This week I received confirmation that my
OCD ways mad organizational skillz are paying off.
There was a message on my answering machine (yes, I still have one of those) from my credit card company, saying they have spotted some irregularities with my card use. That’s usually something that grabs my attention. My card was still in my possession so I know it wasn’t out there somewhere. Not that having it in my wallet makes that much of a difference…
About 10 years ago I also had some unauthorized charges show up. No one called, though… I spotted them on my bill. Wasn’t even that hard… The bill was about a thousand dollars more than I’d expected. I looked down the list and saw the name of a shop I’d never heard of. After further investigation with my card company, they said someone had bought a grand worth of African masks.
The closest I have to an African mask in the place is my 6-foot standee of Darth Vader.
Not an African mask.
They worked it out and I didn’t pay for them, but the paperwork was a hassle. Better than forking over the cash though…
So I called my card company (not the same one as from the first time) and they told me there had been a breach of their card numbers and mine had been compromised.
OK, they didn’t say that exactly… it took a much longer paragraph full of words in dense legalese that meant essentially the same thing. They were going to cancel my card and issue me a new one with a different number. That was all fine and good… I have a backup card that I can put a few bucks on until my primary card arrived.
The cool part of the whole thing was that they wanted to go through my recent purchases to determine which were legit and which were not. This was extremely easy for me to do, because for the last 15 years or so, I’ve manually tracked every charge purchase I make on a tablet. Then every month when I get the bill, I compare my notes to the bill and ensure there are no extra charges.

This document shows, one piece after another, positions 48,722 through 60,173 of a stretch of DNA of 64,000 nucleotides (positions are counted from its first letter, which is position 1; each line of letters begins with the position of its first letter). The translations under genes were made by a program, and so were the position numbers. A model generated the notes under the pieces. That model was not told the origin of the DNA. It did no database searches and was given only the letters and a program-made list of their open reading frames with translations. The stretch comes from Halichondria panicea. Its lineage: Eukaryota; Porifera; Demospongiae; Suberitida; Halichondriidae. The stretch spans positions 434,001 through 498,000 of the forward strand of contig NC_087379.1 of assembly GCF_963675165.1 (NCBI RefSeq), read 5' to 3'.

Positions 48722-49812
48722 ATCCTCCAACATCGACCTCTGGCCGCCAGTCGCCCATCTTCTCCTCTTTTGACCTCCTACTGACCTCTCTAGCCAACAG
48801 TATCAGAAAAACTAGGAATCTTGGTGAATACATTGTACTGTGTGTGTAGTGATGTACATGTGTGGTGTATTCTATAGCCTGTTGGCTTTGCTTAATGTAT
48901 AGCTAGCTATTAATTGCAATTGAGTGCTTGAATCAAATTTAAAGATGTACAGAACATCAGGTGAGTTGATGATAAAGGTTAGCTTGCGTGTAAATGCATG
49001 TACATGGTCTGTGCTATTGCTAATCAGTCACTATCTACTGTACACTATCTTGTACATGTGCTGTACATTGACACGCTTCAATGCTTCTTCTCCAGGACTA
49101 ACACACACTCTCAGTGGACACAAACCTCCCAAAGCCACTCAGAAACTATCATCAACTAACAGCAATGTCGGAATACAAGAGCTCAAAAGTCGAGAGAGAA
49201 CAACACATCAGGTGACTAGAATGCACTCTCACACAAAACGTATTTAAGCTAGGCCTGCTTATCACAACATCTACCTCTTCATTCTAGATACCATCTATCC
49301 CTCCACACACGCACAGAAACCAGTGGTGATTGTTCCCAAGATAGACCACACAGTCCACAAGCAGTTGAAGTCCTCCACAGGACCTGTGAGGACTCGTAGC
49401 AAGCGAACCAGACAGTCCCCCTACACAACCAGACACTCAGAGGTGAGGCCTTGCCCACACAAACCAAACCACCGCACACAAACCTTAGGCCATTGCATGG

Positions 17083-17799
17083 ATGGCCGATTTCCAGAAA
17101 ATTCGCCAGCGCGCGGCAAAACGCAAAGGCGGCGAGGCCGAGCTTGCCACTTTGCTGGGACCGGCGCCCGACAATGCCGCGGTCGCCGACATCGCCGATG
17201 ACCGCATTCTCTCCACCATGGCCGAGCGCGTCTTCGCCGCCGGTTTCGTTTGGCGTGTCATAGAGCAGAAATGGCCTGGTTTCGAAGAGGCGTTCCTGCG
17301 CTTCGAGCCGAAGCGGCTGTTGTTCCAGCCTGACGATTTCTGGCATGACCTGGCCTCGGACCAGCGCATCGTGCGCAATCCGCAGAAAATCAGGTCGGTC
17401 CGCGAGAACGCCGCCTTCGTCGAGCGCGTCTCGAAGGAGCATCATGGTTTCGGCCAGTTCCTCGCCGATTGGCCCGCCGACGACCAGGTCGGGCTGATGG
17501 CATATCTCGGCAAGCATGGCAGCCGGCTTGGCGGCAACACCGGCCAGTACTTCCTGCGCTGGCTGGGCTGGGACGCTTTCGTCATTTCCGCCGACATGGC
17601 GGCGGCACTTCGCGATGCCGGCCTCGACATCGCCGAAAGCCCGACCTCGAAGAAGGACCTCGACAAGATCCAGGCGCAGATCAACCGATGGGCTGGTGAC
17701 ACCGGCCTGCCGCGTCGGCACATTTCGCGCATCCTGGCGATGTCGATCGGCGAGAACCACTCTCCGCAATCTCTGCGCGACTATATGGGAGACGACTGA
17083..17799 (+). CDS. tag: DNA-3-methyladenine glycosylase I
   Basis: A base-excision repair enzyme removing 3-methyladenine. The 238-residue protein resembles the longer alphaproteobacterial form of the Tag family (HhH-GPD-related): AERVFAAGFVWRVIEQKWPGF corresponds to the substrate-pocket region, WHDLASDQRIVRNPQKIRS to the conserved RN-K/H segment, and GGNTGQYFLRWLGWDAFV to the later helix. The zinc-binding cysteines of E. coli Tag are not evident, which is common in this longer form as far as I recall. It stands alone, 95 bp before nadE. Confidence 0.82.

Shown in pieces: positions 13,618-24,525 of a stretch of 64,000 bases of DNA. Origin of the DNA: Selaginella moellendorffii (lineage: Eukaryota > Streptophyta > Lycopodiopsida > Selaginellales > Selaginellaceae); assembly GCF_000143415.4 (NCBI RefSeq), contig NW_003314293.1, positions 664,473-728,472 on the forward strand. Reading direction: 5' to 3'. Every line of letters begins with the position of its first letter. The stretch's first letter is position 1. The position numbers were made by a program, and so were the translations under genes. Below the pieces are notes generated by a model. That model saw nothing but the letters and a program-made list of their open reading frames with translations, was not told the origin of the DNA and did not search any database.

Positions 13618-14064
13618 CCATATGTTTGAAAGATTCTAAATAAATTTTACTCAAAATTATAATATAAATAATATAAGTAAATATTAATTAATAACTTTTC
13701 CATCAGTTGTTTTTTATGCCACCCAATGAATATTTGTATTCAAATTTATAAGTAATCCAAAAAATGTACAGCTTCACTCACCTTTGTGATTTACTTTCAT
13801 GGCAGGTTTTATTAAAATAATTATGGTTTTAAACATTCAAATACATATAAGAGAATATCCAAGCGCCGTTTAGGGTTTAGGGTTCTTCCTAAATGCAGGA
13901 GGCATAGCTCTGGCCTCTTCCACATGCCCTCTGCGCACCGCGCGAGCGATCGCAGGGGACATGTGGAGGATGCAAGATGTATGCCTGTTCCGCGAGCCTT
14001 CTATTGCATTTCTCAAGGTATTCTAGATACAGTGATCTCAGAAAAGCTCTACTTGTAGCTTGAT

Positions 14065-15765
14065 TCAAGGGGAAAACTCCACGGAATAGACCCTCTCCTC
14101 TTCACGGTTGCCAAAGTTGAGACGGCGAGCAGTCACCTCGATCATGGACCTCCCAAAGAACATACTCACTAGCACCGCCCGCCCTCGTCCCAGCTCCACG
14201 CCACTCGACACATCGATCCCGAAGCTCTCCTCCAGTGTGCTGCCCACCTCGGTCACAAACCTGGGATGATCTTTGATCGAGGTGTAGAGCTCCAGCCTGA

So the card rep was able to run down the last few days worth of charges and it was easy for me to confirm or deny. There was only one that was unauthorized… a $25 charge at Forever 21.
Like I’ve ever set foot in a place like that…
Anyway, my point is that it was my superior organizational habits that made that call such a breeze. I bet they get people all the time that don’t know if a charge is theirs. In fact they probably just deny all… the… charg…es.
So when I got the mail today, I found a new card. I immediately called the number and activated my new card. After I hung up, I compared the number to the old compromised card and the number was the same. That was when I realized that the card had been about to expire and card I just opened was the replacement.
Immediately, I called back to tell them that they needed to cancel the card I just called to activate because the whole point was to change the number. They assured me that my new card would arrive soon. I thanked them and hung up.
Then I open the next piece of mail.
The new replacement card.
For the third time in 10 minutes, I called the activation number again and had to tell another call center person this story that was getting stupider by the minute.
For the record, I still have a ways to go to become fully organized.
And now, because I haven’t done so in a while, here are some more favorite editorial cartoons I’ve been stockpiling, courtesy of First Door on the Left: